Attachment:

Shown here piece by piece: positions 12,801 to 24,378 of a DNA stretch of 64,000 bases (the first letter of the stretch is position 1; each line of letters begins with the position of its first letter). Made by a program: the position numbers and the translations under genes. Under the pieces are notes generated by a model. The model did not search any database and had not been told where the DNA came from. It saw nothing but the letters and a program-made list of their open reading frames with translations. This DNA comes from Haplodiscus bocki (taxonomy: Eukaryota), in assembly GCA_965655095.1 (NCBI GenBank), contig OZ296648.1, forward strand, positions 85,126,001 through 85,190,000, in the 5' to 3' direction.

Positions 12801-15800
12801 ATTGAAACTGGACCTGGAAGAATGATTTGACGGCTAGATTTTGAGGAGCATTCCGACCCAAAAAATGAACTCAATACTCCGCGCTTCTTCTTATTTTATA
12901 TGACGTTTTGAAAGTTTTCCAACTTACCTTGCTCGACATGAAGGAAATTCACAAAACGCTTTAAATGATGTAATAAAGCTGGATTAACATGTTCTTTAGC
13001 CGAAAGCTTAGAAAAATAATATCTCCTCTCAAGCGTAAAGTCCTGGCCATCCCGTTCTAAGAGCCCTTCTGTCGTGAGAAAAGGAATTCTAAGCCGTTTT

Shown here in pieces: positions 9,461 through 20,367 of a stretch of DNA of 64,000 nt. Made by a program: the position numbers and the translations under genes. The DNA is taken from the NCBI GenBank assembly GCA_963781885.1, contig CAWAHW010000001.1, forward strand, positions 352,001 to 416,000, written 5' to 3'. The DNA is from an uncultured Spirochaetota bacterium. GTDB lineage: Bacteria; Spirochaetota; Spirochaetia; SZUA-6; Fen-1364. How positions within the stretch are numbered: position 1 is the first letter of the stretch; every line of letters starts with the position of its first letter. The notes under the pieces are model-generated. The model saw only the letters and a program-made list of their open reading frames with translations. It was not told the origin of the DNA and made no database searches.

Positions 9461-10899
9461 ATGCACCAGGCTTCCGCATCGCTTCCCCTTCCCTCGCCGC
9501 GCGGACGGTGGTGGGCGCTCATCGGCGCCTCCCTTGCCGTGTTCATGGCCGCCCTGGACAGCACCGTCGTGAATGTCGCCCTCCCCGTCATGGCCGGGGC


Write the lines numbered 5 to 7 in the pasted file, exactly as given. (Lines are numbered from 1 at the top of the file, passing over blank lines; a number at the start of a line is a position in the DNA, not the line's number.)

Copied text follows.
13001 CGAAAGCTTAGAAAAATAATATCTCCTCTCAAGCGTAAAGTCCTGGCCATCCCGTTCTAAGAGCCCTTCTGTCGTGAGAAAAGGAATTCTAAGCCGTTTT

Shown here in pieces: positions 9,461 through 20,367 of a stretch of DNA of 64,000 nt. Made by a program: the position numbers and the translations under genes. The DNA is taken from the NCBI GenBank assembly GCA_963781885.1, contig CAWAHW010000001.1, forward strand, positions 352,001 to 416,000, written 5' to 3'. The DNA is from an uncultured Spirochaetota bacterium. GTDB lineage: Bacteria; Spirochaetota; Spirochaetia; SZUA-6; Fen-1364. How positions within the stretch are numbered: position 1 is the first letter of the stretch; every line of letters starts with the position of its first letter. The notes under the pieces are model-generated. The model saw only the letters and a program-made list of their open reading frames with translations. It was not told the origin of the DNA and made no database searches.

Positions 9461-10899